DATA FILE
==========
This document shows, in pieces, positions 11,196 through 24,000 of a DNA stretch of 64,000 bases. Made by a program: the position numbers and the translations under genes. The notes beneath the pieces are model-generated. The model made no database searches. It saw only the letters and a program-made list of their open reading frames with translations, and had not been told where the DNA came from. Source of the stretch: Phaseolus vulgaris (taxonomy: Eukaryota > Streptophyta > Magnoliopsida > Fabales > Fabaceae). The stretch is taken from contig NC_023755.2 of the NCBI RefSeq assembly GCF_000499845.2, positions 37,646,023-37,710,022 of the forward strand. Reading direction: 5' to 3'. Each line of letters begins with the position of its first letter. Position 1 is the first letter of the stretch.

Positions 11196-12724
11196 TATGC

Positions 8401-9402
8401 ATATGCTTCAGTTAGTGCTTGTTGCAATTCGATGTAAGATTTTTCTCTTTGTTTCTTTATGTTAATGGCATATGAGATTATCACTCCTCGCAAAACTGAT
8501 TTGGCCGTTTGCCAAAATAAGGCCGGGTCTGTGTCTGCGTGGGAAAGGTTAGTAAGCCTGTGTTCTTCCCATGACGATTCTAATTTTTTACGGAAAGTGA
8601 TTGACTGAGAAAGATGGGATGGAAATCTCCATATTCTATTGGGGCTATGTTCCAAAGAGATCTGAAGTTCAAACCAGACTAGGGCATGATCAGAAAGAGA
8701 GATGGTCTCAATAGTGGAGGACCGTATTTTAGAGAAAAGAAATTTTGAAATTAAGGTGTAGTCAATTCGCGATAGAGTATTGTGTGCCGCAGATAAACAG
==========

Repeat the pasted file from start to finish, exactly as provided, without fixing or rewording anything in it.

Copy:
This document shows, in pieces, positions 11,196 through 24,000 of a DNA stretch of 64,000 bases. Made by a program: the position numbers and the translations under genes. The notes beneath the pieces are model-generated. The model made no database searches. It saw only the letters and a program-made list of their open reading frames with translations, and had not been told where the DNA came from. Source of the stretch: Phaseolus vulgaris (taxonomy: Eukaryota > Streptophyta > Magnoliopsida > Fabales > Fabaceae). The stretch is taken from contig NC_023755.2 of the NCBI RefSeq assembly GCF_000499845.2, positions 37,646,023-37,710,022 of the forward strand. Reading direction: 5' to 3'. Each line of letters begins with the position of its first letter. Position 1 is the first letter of the stretch.

Positions 11196-12724
11196 TATGC

Positions 8401-9402
8401 ATATGCTTCAGTTAGTGCTTGTTGCAATTCGATGTAAGATTTTTCTCTTTGTTTCTTTATGTTAATGGCATATGAGATTATCACTCCTCGCAAAACTGAT
8501 TTGGCCGTTTGCCAAAATAAGGCCGGGTCTGTGTCTGCGTGGGAAAGGTTAGTAAGCCTGTGTTCTTCCCATGACGATTCTAATTTTTTACGGAAAGTGA
8601 TTGACTGAGAAAGATGGGATGGAAATCTCCATATTCTATTGGGGCTATGTTCCAAAGAGATCTGAAGTTCAAACCAGACTAGGGCATGATCAGAAAGAGA
8701 GATGGTCTCAATAGTGGAGGACCGTATTTTAGAGAAAAGAAATTTTGAAATTAAGGTGTAGTCAATTCGCGATAGAGTATTGTGTGCCGCAGATAAACAG